Lopez, of South Ozone Park, has been working on getting himself drafted, or signed, after finishing up his collegiate career as a safety for Pace University. Because the school does not have a draft day for professional scouts, Lopez has faced an uphill run to the endzone.

He came to Pace after playing running back at Christ the King High School, a team that made it to its league’s championship during his final year. When Lopez, now 22, arrived at Pace, however, he was the young guy on a team of seasoned veterans. In order to gain some experience and retrain for a new position, Lopez opted to red-shirt his freshman year — essentially benching himself.

“The first year I was completely clueless to the schemes,” Lopez said of adjusting to college gridiron life. “I learned from the older guys. The older guys taught me a lot.”

Lopez was ready to go the following year and said it was astounding to take the field for the first time. Although Pace lost its first game, Lopez found his groove and took off.

“Two plays in I got a big hit and it was all smooth from there,” Lopez said.

Tragedy struck the team during Lopez’s tenure, however, and soon after he was forced into a leadership position.

In late 2010, Lopez’s teammate, D.J. Henry, was shot by police in Westchester as he drove away from an altercation outside a bar. As a result, some players were deemed ineligible to play, and others decided to transfer out.

“It took a lot out of us as a team,” he said. “The last two years at Pace, I was one of the older guys with a bunch of 17- and 18-year-old kids.”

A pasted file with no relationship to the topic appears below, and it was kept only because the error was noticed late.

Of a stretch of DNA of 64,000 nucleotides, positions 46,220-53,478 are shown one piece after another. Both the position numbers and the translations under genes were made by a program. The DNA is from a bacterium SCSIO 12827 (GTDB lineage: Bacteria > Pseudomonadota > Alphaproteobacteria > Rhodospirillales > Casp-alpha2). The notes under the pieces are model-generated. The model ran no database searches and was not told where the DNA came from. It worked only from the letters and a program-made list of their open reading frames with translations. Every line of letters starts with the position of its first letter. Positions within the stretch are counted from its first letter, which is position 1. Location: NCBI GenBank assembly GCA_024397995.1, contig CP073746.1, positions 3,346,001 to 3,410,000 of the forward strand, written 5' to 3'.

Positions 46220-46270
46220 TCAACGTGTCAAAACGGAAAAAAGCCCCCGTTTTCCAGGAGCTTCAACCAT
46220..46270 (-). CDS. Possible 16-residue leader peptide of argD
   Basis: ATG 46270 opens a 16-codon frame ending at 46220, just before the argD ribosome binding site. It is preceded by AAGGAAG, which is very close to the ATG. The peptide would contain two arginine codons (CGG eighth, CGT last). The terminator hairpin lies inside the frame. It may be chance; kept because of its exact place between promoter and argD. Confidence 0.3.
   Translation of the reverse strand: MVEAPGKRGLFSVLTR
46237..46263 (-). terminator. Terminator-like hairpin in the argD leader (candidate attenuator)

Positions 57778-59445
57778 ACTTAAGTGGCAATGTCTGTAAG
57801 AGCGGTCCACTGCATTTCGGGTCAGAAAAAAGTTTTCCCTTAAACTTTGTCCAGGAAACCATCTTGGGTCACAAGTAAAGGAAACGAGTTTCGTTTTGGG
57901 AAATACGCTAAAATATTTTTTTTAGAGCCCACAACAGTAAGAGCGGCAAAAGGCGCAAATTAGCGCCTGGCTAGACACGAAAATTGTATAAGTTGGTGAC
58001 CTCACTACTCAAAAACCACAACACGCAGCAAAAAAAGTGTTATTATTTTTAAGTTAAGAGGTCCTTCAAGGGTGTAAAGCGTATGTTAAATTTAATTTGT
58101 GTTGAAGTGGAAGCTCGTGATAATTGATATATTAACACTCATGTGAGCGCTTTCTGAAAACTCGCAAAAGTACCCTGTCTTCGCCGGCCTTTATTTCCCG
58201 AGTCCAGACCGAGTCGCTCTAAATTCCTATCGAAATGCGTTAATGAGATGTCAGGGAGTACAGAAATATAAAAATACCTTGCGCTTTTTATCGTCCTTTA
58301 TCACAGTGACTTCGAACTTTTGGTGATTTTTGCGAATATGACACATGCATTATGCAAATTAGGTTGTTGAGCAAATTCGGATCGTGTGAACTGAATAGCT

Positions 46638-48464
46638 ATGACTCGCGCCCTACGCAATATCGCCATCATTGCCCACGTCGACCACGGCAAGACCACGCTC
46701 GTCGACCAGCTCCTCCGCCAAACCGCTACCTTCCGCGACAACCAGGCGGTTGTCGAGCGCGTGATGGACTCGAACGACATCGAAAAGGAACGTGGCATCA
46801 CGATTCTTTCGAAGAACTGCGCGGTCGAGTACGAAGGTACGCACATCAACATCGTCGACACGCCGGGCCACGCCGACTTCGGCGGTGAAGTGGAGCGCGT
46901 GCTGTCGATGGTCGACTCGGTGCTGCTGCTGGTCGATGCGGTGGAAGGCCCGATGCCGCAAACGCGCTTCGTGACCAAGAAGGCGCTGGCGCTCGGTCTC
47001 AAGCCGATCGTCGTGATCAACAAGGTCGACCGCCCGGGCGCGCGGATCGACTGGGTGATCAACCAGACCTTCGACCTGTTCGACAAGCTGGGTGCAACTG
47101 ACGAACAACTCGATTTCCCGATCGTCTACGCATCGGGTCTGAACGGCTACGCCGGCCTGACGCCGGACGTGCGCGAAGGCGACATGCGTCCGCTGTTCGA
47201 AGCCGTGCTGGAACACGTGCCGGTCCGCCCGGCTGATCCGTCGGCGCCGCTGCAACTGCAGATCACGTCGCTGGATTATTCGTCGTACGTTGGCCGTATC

Suddenly Lopez, intimidated by the veterans two years earlier, found himself propelled into a leadership role. As a captain who still felt like he was 18, Lopez was now mentoring new players both on and off the field.

Ideally, Lopez says he’d like to play safety for his favorite team, the New York Jets, but getting into the league is his top priority right now. To get himself into big-league shape, he’s been training with former Miami Dolphin and Christ the King alum Willie Poole and teammates from Pace.

One fundamental he’s taken from his mentors is that he is gunning for a job that hundreds, if not thousands, of others are vying for throughout the country. His next step is to make it to a pro-day either at Fordham University or Stony Brook University. The challenge there, Lopez said, is getting the schools to allow him to try out, as players from the home school would obviously get preference.

Under Poole’s leadership, Lopez has learned a new physical and mental aspect to football:

“He’s turned it up a notch on us, but it pays off,” Lopez said of Poole’s training. “He pushes us to stay perfect.”

Poole, who’s trained Lopez for a little more than a month now, said his protégé is conscious of the struggle he faces coming from such a small school. Despite this, Poole said Lopez is a true football player with strong skills and even stronger determination.